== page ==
‘Curry ingredient more effective than paracetamol at easing painful injuries’
After less than three weeks, taking a key component of the Indian staple spice, known as curcumin, eases injured rugby players’ discomfort just as much paracetamol or ibuprofen, but without their side effects, a study found.
Those opting for medication over the curry ingredient are four times more likely to suffer gastro-related complications, the research adds.
Study author, Dr. Francesco Di Pierro, from the Milan, Italy-based pharmaceutical company Velleja Research, said: “This study suggests the naturally-derived, curcumin-based product could represent a promising safe, analgesic remedy in painful osteo-muscular conditions associated with intense, high impact, physical activities.”
The researchers believe curcumin may also benefit sufferers of inflammatory conditions, such as arthritis patients, without causing the complications associated with many existing treatments.
Curcumin has been used as an herbal remedy in arthritis, cancer and heart disease.
The researchers analysed 50 rugby players from the Italian premier Piacenza club south of Milan.
The players were suffering bone or muscle problems as a result of incidents, such as repeated tackling.
Half of the study’s participants were given the one gram curcumin-extract tablet Algocur, which is known as Turmeric+ in the UK, twice a day for up to 10 days. The remainder took painkillers.
All of the study’s participants’ physical states were evaluated regularly over 20 days to determine any symptom improvement.
The findings were published in the European Review for Medical and Pharmacological Sciences journal.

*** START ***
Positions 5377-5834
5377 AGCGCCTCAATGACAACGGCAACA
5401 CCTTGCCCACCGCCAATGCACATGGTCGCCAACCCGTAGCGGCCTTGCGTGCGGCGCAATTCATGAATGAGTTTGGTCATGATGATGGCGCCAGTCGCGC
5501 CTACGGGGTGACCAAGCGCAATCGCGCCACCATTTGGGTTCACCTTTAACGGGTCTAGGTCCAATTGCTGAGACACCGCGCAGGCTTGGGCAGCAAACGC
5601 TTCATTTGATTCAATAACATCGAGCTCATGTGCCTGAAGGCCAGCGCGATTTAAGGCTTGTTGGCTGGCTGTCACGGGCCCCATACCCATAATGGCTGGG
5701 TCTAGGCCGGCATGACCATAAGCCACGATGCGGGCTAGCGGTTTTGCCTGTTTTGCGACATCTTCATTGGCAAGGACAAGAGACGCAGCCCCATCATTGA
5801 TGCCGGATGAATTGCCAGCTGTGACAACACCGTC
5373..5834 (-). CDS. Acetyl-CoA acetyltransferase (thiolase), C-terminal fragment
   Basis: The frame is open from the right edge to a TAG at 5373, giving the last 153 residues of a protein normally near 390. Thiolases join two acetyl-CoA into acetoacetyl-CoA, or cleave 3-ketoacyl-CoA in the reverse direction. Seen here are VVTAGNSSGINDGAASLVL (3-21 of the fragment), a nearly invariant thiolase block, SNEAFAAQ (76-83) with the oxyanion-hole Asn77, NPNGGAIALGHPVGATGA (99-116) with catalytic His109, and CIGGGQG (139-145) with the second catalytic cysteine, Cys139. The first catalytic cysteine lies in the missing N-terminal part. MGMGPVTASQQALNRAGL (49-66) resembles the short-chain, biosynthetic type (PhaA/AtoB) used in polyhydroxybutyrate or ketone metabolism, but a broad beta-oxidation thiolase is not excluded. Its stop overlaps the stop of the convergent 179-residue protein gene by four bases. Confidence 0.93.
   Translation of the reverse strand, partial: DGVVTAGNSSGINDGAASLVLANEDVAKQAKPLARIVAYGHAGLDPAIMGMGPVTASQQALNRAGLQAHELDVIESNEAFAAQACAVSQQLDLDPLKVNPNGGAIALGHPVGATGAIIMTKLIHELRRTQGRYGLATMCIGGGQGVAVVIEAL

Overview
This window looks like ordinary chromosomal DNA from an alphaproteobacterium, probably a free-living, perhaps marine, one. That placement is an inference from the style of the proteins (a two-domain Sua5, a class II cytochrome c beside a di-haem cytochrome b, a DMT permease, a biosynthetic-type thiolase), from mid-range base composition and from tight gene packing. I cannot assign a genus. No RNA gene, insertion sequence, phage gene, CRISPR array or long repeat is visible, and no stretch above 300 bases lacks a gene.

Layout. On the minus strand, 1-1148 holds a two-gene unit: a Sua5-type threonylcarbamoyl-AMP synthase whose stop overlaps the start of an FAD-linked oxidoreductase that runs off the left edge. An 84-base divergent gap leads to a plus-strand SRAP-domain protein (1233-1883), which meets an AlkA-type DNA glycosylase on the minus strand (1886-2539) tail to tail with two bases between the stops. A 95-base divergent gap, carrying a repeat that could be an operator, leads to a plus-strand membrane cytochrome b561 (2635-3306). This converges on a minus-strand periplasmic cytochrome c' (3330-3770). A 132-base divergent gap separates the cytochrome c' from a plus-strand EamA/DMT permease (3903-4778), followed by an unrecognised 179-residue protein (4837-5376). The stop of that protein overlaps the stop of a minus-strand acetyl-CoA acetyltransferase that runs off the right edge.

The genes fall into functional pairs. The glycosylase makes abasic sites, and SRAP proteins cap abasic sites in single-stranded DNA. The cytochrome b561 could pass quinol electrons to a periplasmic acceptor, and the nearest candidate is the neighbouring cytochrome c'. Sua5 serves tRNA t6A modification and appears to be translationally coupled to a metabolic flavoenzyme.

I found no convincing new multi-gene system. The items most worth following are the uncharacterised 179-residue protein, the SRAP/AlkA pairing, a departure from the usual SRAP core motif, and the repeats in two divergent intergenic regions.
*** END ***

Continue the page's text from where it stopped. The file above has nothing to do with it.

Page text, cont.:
Turmeric may prevent osteoporosis, research revealed in May last year.
The popular Indian spice helps to build and repair bone mass in the elderly, a study by Genoa University found.
Taking a turmeric supplement improves bone density by up to seven per cent over six months, the research adds.
A compound in turmeric, known as curcumin, is thought to balance out cells that remove ageing parts of bone before it is replaced, according to previous findings.
Almost three quarters of elderly people suffer declining bone density, which can cause osteoporosis.
The researchers analysed otherwise healthy men and women with an average age of 70 who were all suffering declining bone density.
Bones in their heels, jaws and fingers were measured at the start of the study using ultrasound scanning.
Turmeric was combined with soy lecithin to prevent it from being destroyed by the stomach, allowing it to reach the small intestine where it is absorbed.
Just one patient experienced a side effect
Dr. Di Pierro said: “Only one (4 per cent) subject treated with Algocur experienced adverse events whereas four (16 per cent) subjects treated with conventional analgesic drugs reported gastric pain as an adverse event.
“It might prevent the common gastric side effects associated with the use of many anti-inflammatory and analgesic drugs, even though the dose was higher than that recommended for chronic treatment of osteoarthritis.”
Results further reveal those taking curcumin are more likely to stick to their treatment regimen.
Former player and director of the London Scottish Rugby Club, Angus Stewart, 65, who takes two turmeric tablets a day and was not involved in the study, said: “I was much more comfortable whilst exercising and recovered more quickly.
“After a day in the gym I found the feeling in my joints felt the same as when I was younger. Now I feel I can train comfortably.”
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